Created Designs for Good Health
Science keeps finding that good health is built into the Master Plan.
The Outdoors Is Our Environment
Spending at least 120 minutes a week in nature is associated with good health and wellbeing (Nature Scientific Reports). Civilization has been a long process of insulating us from the outdoors. Much of it is for good reason, understandably (during blizzards and heat waves, for instance), but on good days, why bury your face in a computer screen or smartphone? Researchers monitored the well-being of almost 20,000 participants in the UK and found a peak value of about 2-3 hours per week of outdoor exposure was a significant contributing factor:
Weekly contact was categorised using 60 min blocks. Analyses controlled for residential greenspace and other neighbourhood and individual factors. Compared to no nature contact last week, the likelihood of reporting good health or high well-being became significantly greater with contact ≥120 mins…. Positive associations peaked between 200–300 mins per week with no further gain. The pattern was consistent across key groups including older adults and those with long-term health issues. It did not matter how 120 mins of contact a week was achieved (e.g. one long vs. several shorter visits/week). Prospective longitudinal and intervention studies are a critical next step in developing possible weekly nature exposure guidelines comparable to those for physical activity.
Our bodies are well designed for interaction with the environment. It’s a shame to deprive them of what they were made for. At The Conversation, lead author Matthew White stresses that the benefits are free to all. “Access to most parks and green spaces is free, so even the poorest, and often the least healthy, members of communities have equal access for their health and well-being, he says. “We hope that evidence such as ours will help keep them that way.”
Sleep Is Vital to Our Mental Health
Sleep increases chromosome dynamics to enable reduction of accumulating DNA damage in single neurons (Zada et al, Nature Communications). This technical paper answers a simple question: Why do we need to sleep? Everyone has probably wondered about that. It’s not just because of the dark at night, because many work late shifts. No, the answer is much more interesting and important: brain activity in waking hours puts a lot of strain on our neurons, and the sleep shift gives the repair crews time to work. Mourrain and Wang explain in a commentary on this paper in Current Biology:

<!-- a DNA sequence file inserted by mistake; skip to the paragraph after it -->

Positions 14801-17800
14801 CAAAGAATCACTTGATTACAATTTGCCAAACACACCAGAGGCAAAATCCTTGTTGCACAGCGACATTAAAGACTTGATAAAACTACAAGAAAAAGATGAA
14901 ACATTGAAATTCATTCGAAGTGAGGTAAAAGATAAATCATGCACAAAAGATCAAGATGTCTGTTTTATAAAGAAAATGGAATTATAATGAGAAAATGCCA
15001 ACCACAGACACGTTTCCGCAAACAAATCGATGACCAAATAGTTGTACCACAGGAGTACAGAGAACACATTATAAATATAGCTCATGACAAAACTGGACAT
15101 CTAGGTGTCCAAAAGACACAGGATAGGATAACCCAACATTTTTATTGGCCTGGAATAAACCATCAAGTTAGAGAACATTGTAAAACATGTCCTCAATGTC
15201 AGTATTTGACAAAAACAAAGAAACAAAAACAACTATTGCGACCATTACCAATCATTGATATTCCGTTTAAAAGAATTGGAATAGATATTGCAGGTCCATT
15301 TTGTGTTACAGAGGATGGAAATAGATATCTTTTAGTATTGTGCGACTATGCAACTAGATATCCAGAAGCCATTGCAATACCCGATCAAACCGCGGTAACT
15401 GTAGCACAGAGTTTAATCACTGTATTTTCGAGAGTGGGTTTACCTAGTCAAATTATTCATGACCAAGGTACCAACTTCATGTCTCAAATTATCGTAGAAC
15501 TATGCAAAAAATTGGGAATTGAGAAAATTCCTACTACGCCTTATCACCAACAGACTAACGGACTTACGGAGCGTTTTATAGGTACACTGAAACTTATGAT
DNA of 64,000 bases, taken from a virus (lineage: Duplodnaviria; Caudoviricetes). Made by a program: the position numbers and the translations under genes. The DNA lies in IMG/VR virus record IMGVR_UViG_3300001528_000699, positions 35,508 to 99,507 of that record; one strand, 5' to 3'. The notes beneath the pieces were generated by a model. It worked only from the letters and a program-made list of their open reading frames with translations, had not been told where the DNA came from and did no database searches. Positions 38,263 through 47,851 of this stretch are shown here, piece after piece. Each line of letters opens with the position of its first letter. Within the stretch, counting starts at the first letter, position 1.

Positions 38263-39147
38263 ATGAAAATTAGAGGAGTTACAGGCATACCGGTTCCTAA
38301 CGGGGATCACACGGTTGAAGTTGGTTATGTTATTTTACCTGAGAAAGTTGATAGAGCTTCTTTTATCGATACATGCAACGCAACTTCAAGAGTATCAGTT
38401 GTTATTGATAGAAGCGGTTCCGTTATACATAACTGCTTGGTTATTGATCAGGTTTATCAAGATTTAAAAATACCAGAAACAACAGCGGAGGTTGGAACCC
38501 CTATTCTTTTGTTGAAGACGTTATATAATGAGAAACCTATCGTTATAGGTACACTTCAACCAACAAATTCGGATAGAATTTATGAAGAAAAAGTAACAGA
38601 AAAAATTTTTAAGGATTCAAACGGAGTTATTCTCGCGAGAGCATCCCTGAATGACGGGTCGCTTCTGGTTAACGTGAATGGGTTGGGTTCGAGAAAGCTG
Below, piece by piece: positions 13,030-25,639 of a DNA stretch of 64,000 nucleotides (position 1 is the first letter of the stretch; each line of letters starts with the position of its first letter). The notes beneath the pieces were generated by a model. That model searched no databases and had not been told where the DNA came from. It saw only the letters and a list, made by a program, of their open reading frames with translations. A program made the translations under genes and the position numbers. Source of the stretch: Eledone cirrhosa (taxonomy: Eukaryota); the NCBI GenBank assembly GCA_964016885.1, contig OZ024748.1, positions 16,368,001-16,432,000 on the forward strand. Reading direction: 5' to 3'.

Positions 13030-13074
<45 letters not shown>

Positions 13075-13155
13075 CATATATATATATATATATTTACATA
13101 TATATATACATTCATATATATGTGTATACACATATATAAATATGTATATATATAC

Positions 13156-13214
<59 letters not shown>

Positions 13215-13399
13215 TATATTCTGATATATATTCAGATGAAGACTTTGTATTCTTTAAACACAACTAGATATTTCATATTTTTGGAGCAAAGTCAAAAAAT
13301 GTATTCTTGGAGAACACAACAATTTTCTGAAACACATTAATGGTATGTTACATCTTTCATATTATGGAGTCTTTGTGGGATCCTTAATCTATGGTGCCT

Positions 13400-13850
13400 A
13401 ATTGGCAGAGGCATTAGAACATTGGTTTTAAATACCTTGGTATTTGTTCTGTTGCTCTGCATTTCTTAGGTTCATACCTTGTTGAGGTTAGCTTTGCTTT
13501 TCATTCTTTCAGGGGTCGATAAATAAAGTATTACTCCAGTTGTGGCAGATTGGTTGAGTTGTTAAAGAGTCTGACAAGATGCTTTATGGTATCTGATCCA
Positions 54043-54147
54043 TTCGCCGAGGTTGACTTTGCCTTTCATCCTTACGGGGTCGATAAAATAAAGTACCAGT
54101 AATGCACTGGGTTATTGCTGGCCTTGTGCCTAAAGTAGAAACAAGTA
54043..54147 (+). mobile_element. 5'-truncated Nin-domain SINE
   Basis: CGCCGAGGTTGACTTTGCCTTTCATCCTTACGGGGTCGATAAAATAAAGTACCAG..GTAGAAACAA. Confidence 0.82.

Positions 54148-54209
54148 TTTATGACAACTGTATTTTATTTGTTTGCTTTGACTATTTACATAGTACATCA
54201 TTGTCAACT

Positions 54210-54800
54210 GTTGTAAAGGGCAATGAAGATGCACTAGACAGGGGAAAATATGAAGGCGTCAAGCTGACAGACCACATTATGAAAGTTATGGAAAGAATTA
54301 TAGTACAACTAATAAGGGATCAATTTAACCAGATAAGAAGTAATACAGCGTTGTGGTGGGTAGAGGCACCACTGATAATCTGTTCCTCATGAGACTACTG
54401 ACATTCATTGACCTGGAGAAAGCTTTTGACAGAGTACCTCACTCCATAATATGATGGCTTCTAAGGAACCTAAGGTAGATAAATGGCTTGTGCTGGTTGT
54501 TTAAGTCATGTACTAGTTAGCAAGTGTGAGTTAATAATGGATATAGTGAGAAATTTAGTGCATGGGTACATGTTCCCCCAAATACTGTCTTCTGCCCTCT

While most of our body cells are renewed during the course of our lives, we die with much of the neuronal cells we are born with. Thus, in contrast to a skin, blood or liver cells, which live from days to months, a neuron may need to preserve its integrity while maintaining its capacity to connect to other neurons in an ever-changing environment across decades. While it is unclear how neuronal tissues achieve such a feat, a recurring period of our lives may be critical for the survival and maintenance of our brain cells, including their genome — sleep. A recent study from Zada et al. shows at the single cell level that sleep increases chromosome dynamics in neuronal nuclei to repair DNA double-strand breaks (DSBs) accumulated in the genome during wake.
Double-stranded breaks are among the most dangerous of DNA injuries. They can lead to cell death or cancer. Complex molecular machines have to grab both loose ends and stitch them back together. The scientists found that genes for DSB repair proteins are up-regulated during sleep. As you lie down in sleep, think about those teams going to work to save your brain!
Lack of sleep takes a severe toll on the body and mind. Another study reported by Medical Xpress showed that sleep-deprived firefighters risk exhaustion and mental health problems. About half of firefighters are affected, the study says; most fire stations require 24-hour shifts, sometimes for days in a row, and alarms can go off at any time. Researchers in Australia “suggest that reducing sleep and mental health disturbances should be a focus of fire departments’ occupational health screening programs, along with trialling interventions designed to maximise sleep.”
Without enough sleep, the brain can also accumulate damaging molecules. Science Daily reported on another paper in the Journal of Neuroscience that found an association between lack of sleep and accumulation of beta-amyloid and tau proteins, the molecules that are diagnostic of Alzheimer’s Disease. For your protection in your old age, be sure you get enough sleep. Sleeping on your side is best, says Medical Xpress. That posture not only helps your repair machinery eliminate “brain waste” most efficiently, it also helps prevent neck and back strain.
Your life will be richer if you live in harmony with the way your body and brain were designed. The Creator thought of everything. Even though the world is fallen from its original perfection, we have ample testimony of God’s design for our joy, peace and health, if we will learn from God’s word and obey it. Learn to love what is good for you, and be grateful. Gratitude increases as we learn about God’s designs, such as DNA repair during sleep and the benefits of natural environments for our eyes and minds.
Our greatest need, however, is not bodily health. We need to be “born again” to have spiritual health and a proper relationship with our Maker. Even the most disabled person can have that greatest need fulfilled in his or her spirit. See our Site Map for trail markers on how to get on the straight and narrow path to the joy of the Lord.